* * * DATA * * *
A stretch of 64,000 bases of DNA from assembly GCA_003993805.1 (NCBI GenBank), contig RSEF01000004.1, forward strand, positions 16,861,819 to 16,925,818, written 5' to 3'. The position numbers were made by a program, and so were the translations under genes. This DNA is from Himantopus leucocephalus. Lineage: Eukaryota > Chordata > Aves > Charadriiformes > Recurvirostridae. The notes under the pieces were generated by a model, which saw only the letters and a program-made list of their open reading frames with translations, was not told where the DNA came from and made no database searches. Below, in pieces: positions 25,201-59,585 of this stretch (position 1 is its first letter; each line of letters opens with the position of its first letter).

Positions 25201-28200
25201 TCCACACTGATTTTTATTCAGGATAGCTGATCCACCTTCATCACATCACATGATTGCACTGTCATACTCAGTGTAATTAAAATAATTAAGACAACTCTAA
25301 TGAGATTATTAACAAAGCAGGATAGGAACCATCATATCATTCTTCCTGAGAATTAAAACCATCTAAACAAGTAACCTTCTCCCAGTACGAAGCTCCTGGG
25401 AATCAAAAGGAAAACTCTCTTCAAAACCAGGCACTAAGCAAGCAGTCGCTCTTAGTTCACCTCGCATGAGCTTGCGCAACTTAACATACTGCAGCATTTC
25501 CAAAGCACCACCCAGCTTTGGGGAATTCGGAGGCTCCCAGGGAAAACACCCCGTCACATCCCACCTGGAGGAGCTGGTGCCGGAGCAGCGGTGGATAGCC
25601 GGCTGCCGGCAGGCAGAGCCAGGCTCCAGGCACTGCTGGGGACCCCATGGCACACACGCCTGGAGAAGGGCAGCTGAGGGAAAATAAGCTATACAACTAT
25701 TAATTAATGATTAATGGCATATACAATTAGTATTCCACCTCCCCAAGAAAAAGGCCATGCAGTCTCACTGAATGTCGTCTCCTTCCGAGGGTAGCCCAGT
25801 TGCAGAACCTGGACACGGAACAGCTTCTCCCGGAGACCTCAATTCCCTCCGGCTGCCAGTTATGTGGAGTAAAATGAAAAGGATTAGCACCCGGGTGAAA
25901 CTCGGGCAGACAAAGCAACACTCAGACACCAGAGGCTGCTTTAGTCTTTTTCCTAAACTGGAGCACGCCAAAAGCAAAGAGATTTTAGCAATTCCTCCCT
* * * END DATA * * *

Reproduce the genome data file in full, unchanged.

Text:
A stretch of 64,000 bases of DNA from assembly GCA_003993805.1 (NCBI GenBank), contig RSEF01000004.1, forward strand, positions 16,861,819 to 16,925,818, written 5' to 3'. The position numbers were made by a program, and so were the translations under genes. This DNA is from Himantopus leucocephalus. Lineage: Eukaryota > Chordata > Aves > Charadriiformes > Recurvirostridae. The notes under the pieces were generated by a model, which saw only the letters and a program-made list of their open reading frames with translations, was not told where the DNA came from and made no database searches. Below, in pieces: positions 25,201-59,585 of this stretch (position 1 is its first letter; each line of letters opens with the position of its first letter).

Positions 25201-28200
25201 TCCACACTGATTTTTATTCAGGATAGCTGATCCACCTTCATCACATCACATGATTGCACTGTCATACTCAGTGTAATTAAAATAATTAAGACAACTCTAA
25301 TGAGATTATTAACAAAGCAGGATAGGAACCATCATATCATTCTTCCTGAGAATTAAAACCATCTAAACAAGTAACCTTCTCCCAGTACGAAGCTCCTGGG
25401 AATCAAAAGGAAAACTCTCTTCAAAACCAGGCACTAAGCAAGCAGTCGCTCTTAGTTCACCTCGCATGAGCTTGCGCAACTTAACATACTGCAGCATTTC
25501 CAAAGCACCACCCAGCTTTGGGGAATTCGGAGGCTCCCAGGGAAAACACCCCGTCACATCCCACCTGGAGGAGCTGGTGCCGGAGCAGCGGTGGATAGCC
25601 GGCTGCCGGCAGGCAGAGCCAGGCTCCAGGCACTGCTGGGGACCCCATGGCACACACGCCTGGAGAAGGGCAGCTGAGGGAAAATAAGCTATACAACTAT
25701 TAATTAATGATTAATGGCATATACAATTAGTATTCCACCTCCCCAAGAAAAAGGCCATGCAGTCTCACTGAATGTCGTCTCCTTCCGAGGGTAGCCCAGT
25801 TGCAGAACCTGGACACGGAACAGCTTCTCCCGGAGACCTCAATTCCCTCCGGCTGCCAGTTATGTGGAGTAAAATGAAAAGGATTAGCACCCGGGTGAAA
25901 CTCGGGCAGACAAAGCAACACTCAGACACCAGAGGCTGCTTTAGTCTTTTTCCTAAACTGGAGCACGCCAAAAGCAAAGAGATTTTAGCAATTCCTCCCT